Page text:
Some of these mediums can support stories. Some of them can be bundled with stories as a hybrid medium. Does that necessarily make these mediums suited for storytelling? Is storytelling necessarily the most important part of every medium? Is it necessarily an important part at all for a given medium? Is it something a medium should be judged on?

The core of my philosophy is, “Gameplay is the most important thing in a game.” A lot of the rest is all the necessary ideas to make that core philosophy work and make sense; iteration off that core idea.

We’ve had a ton of games without stories that are considered universal classics. We’ve never had a film that lacked story but was a universal classic. Narrative is almost irrevocably tied to certain mediums and there’s no indication that games are one of them.

Of course the mediums of interactive software or simulations of space can support stories, possibly even good ones, it’s just games that are at odds with stories. Entertainment software lacking good stories is a lack of good authors, not a fault in the medium.

I don’t think a game should be judged for its story any more than for the quality of the visual symbols representing the game constructs (aka. the graphics, which some people (icyclams) will tell you are more important than the story and just as important as gameplay). I don’t think it makes sense to judge a song based on the content of the lyrics (not proposing we ignore the vocals or rhyme scheme, just the meaning). I don’t think it makes sense to judge a painting by anything other than its visual composition, coloring, rendering, construction of forms, and so on.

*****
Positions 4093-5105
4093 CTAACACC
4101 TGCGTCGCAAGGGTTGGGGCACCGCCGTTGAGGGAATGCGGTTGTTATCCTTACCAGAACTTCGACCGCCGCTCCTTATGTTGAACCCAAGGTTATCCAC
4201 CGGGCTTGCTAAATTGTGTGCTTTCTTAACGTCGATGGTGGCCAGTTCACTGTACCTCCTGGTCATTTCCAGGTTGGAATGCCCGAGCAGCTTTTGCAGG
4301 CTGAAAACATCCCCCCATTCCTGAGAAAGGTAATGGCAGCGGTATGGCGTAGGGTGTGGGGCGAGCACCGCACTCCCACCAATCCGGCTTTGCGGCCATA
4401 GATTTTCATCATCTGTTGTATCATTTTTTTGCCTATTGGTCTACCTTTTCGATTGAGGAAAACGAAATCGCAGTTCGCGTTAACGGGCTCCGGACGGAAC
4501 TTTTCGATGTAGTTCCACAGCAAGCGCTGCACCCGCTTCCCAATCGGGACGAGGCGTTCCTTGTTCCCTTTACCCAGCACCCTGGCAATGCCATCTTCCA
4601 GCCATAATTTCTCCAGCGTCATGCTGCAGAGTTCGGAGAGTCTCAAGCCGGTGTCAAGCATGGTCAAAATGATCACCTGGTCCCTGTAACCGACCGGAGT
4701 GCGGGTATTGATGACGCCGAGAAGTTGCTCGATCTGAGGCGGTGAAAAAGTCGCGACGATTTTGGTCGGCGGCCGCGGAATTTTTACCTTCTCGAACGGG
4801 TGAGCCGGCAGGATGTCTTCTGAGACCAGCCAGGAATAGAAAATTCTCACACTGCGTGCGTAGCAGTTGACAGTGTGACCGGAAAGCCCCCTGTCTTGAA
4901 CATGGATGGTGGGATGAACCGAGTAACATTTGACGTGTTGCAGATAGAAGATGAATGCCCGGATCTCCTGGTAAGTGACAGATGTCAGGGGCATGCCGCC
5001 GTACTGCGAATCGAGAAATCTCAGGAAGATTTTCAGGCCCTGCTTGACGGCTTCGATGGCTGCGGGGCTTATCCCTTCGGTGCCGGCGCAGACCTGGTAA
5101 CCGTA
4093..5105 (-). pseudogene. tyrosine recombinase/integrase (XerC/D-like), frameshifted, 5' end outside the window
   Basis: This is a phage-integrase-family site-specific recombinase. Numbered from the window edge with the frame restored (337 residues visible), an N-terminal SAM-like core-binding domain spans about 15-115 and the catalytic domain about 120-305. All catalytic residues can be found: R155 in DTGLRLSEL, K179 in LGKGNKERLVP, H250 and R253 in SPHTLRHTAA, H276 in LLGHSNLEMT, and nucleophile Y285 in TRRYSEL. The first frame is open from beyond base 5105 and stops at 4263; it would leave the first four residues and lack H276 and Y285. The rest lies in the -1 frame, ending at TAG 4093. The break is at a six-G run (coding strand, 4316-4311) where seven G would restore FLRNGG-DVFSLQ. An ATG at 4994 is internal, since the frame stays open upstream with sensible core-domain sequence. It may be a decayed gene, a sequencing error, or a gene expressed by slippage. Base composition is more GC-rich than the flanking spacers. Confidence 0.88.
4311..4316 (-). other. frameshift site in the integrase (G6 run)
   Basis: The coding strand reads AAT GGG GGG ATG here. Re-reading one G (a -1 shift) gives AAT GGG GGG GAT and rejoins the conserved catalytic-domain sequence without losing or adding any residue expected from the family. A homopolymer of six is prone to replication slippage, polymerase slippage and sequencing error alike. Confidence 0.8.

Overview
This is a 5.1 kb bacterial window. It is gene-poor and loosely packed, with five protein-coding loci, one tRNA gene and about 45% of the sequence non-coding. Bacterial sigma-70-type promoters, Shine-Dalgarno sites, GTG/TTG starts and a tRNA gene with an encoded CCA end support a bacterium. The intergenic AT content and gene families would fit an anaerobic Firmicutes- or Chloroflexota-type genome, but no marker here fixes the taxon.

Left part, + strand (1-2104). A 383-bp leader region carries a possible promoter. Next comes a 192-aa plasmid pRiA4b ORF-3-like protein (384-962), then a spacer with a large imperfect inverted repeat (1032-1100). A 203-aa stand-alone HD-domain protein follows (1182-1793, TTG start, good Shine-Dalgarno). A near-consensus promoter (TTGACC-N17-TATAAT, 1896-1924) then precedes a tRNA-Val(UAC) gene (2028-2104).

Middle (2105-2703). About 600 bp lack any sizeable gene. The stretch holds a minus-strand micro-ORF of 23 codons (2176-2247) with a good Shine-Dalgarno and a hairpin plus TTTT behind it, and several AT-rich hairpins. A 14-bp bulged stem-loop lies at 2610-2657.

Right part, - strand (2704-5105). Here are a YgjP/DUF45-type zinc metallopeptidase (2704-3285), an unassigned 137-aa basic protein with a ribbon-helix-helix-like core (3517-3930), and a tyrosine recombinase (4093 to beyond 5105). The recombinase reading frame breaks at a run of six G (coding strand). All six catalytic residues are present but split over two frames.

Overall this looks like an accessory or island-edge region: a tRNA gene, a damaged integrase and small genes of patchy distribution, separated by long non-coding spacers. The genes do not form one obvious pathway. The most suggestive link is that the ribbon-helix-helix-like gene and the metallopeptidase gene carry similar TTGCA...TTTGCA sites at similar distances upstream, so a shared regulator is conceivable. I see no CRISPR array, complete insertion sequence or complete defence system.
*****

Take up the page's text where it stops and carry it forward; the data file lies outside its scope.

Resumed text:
Many people offer a token, “of course gameplay is what’s most important.” I want to offer you the genuine thing and take that to the absolute limit. It’s a perspective that needs to exist.

“Cinematic” Games

What does “cinematic” even mean in the context of video games? I here people use that term to describe cutscenes and how they’re more like movies, but I never quite understood what that actually meant and how one can be more “cinematic” than another, or that a game gives a “cinematic experience.”

First I think you have to ask what does cinematic mean in the context of films.

http://www.vulture.com/2015/10/cinematic-tv-what-does-it-really-mean.html
How do you define the word cinematic?
https://www.reddit.com/r/TrueFilm/comments/38ynrn/what_makes_one_film_more_cinematic_than_another/
Here’s some articles from off google. Continue reading

Why are Walking Sims a Joke?

Thoughts?

Okay, so first up, I agree with him that FPE, First Person Explorer, is a more appropriate term for the genre than Walking Simulator. His joke about how FPS might get misnamed in some alternate timeline reminds me of how I joked with a friend some time back that Bioshock is a “head-clicking simulator,” but his example is ultimately unconvincing, because there’s nothing to make fun of with FPS games, they’re not pretenders, they simply are.

(Spoiler: he’s a little shit for saying walking sims are games, immediately after saying some have enough platforming or puzzle aspects that there’s no doubt about them being games, which implicitly acknowledges that he knows damn well what a game is and isn’t)

One thing that irks me is all the things he lists off as advantages of the walking sim genre, they focus on story, they have this sense of mystery, they have nice looking environments, they can get in touch with your emotions on a sympathetic level, immerse you (HAH), or engage your patience. (???) None of these things are things a game can even deliver. These aren’t things games can communicate through their medium, they’re things restricted to other mediums than games. Now to someone not familiar with my rhetoric, this probably sounds rather closeminded, so allow me to make an analogy.